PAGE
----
The return of Jimmy cut short my ruminations, and we prepared to embark. As it was evident the canoes would not hold more than two each we were in a dilemma, which she however righted by motioning me to get in with her, in invitation which had not to be repeated a second time. Dick and Jimmy entered the other. No sooner was I aboard than she stepped lightly in, seized the paddle, refusing to allow me to even touch it, and signifying by a motion of her head that I should sit still, shot the boat out upon the lake, the other two following, Jimmy being perfectly at home in the canoe, and using the paddle with unerring dexterity.

We rounded the headland to the south, of which I spoke before, when another one opened up about half a mile away.

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a high, cone-shaped, volcanic-looking hill, and towards it she directed our course. The breeze upon the water revived me somewhat, and I began to talk to my fair boat-woman, and she to me, neither understanding a word the other said, though both were as serious as though holding a sober conversation. She paid the strictest attention to what I said and tried her hardest to comprehend my meaning, but she was fain to shake her head as signifying failure. Then I used the word Ada, and pointed to her, and I believe the name sounded familiar, for she smiled on me and looked as though she partly understood, while she racked her brains to their utmost; then a look of despair would rush over her face, and she would shake her head sadly and bend again more fiercely over her work.

We were now approaching the great cone-shaped hill with rapidity, for her long, strong sweeps made the canoe fairly bound over the blue water, and when at last we came up with it and rounded its utmost point, I saw that on the other side the lake was not more than half a mile wide, and that straight across, or on the western margin of the water, a good-sized village nestled snugly at the foot of a great hill, and that towards this village my fair canoeist steered her little craft. There were a great number of huts, with one exceedingly large one in the centre, which we afterwards discovered was the head man's or chief's. All, or nearly all, were conical in shape and built of bark, no mean substitute for wood. As we drew near the shore, I saw many people thronging the water's edge, the crowd every minute increasing, till by the time we reached the landing-place quite a big assembly had congregated. I thought my fair companion surveyed the large gathering somewhat disdainfully. Anyway, she gave her paddle an extra strong pull and drove the canoe far on the sand, and leaping out with wonderful agility, steadied it for me to step ashore, which I did with some difficulty.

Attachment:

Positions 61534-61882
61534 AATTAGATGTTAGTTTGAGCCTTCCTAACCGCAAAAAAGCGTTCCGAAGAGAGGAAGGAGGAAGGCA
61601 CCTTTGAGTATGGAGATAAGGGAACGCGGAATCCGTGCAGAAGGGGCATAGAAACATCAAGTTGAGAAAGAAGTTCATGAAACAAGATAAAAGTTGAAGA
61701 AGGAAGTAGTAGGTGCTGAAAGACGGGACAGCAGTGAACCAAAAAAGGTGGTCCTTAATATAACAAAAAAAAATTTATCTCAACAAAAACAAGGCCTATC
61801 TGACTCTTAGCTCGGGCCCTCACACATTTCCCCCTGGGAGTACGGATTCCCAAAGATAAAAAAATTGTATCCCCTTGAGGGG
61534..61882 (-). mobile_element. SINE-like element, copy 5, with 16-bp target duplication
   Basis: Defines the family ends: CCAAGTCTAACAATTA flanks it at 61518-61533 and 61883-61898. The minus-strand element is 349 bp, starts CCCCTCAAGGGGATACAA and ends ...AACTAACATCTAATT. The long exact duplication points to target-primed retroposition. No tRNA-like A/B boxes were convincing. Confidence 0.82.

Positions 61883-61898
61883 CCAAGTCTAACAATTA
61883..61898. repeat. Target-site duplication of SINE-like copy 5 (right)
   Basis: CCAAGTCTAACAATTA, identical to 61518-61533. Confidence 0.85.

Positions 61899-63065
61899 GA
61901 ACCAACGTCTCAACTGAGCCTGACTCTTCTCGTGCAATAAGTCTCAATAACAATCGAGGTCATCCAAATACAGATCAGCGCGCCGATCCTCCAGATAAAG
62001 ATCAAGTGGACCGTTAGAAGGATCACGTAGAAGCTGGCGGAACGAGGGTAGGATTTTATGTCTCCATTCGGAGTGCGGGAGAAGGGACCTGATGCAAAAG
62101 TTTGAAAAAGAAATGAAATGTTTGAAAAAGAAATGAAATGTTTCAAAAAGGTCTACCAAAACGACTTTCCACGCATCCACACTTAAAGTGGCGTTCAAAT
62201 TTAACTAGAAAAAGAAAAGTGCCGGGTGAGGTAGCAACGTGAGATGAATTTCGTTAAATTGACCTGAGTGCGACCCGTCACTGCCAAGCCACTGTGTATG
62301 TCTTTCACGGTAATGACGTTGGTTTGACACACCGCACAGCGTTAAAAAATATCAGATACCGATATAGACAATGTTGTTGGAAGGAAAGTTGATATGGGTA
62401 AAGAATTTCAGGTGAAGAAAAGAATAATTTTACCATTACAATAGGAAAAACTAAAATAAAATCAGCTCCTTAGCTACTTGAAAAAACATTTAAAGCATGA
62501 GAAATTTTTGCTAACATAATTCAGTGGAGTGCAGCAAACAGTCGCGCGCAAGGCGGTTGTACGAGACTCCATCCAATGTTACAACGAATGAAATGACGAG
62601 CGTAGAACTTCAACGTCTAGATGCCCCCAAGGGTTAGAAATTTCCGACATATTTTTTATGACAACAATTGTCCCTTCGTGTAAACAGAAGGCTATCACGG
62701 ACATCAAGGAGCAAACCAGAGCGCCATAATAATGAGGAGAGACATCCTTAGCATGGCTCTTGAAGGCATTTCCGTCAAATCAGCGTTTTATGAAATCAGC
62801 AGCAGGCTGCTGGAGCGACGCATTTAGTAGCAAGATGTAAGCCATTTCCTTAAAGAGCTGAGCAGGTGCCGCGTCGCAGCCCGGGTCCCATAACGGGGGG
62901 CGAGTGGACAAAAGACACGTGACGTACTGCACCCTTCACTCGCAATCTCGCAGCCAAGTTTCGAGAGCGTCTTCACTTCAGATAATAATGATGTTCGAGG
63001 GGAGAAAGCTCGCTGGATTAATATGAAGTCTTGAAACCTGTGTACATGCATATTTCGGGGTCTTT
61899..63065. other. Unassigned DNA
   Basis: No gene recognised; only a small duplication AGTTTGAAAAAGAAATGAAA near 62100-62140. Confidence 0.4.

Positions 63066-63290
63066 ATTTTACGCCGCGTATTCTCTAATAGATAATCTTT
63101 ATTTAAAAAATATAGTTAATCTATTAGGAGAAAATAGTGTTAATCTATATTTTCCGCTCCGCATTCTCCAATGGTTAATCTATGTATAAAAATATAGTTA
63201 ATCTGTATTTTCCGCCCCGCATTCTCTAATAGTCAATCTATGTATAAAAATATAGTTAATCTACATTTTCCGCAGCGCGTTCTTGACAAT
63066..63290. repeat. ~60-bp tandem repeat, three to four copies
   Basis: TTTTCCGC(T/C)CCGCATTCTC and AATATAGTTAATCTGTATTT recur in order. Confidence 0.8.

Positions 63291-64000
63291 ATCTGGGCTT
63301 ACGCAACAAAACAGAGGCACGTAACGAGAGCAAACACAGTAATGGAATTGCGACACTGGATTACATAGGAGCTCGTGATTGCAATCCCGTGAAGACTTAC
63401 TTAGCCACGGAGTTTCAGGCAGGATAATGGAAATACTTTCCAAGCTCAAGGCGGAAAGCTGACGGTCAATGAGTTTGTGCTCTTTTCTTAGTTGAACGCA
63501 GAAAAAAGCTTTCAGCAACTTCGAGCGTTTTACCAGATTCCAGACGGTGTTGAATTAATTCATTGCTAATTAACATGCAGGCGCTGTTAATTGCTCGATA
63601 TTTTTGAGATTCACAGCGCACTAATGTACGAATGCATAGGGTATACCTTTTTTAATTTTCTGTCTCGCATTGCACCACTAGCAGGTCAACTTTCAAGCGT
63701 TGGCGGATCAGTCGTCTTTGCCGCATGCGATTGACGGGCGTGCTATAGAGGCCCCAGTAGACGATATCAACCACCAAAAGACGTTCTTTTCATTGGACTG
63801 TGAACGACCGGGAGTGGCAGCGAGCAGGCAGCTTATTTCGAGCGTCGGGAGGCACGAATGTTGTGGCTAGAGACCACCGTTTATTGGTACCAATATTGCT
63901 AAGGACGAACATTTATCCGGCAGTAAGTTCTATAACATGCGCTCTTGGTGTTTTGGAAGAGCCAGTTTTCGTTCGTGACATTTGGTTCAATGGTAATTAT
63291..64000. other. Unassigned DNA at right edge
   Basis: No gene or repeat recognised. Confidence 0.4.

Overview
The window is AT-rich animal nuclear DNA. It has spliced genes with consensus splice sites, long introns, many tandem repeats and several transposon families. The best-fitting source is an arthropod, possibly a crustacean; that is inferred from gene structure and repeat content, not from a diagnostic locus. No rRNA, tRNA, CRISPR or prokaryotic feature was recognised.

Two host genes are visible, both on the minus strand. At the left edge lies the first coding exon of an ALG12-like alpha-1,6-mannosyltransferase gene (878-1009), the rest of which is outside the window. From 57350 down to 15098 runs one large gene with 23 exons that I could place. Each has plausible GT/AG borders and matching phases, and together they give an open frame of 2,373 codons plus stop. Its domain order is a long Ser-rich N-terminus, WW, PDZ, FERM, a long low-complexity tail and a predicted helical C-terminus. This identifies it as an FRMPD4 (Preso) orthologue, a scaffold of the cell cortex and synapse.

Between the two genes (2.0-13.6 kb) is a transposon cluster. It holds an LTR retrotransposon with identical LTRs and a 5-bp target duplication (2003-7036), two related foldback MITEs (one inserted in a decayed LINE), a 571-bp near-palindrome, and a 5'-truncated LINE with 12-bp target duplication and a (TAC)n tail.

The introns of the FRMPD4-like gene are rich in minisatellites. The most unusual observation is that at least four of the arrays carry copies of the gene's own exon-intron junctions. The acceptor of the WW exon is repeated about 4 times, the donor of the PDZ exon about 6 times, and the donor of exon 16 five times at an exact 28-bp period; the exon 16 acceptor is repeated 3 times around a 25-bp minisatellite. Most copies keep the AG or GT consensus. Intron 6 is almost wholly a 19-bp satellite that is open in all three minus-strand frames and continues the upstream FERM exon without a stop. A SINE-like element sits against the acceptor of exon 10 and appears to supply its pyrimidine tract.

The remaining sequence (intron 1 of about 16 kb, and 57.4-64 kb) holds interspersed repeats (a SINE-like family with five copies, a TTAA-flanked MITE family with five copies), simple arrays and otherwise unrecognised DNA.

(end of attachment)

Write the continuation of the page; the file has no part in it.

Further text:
By this time Dick and Jimmy had come up and made their landing in a similar manner, and we were immediately surrounded by an immense throng of gaping blacks, whom

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Ada, however, waved haughtily aside, and, beckoning us to follow, passed on.

We walked towards the big hut I have spoken of the people following. Dick assured me, as we went along, that they were a much more powerful and muscular lot than the ordinary Australian native. They were wild enough looking in all conscience, and were entirely naked with the exception of a skin slung round their loins. The women were dressed, or undressed, similarly, though several of the village belles, we found out later on, imitated Ada's style; but beyond that, men and women went unclothed alike.

At the entrance to the large hut we found four huge savage-looking fellows standing leaning on their spears, formidable looking weapons with sharpened stone heads, and to one of them Ada spoke several words, whereat the fellow, raising his spear by way of salute, disappeared behind a sort of barricade that answered the purpose of a door. He was absent but a few minutes, and on returning, motioned us to enter. She led the way, we following, and after passing through the barricade and pushing some skins aside which did duty for curtains, we entered a long, dark chamber, in which we remained for several minutes, neither speaking nor moving. Then some more skin curtains at the farther end of this chamber were pulled aside and we were told to advance.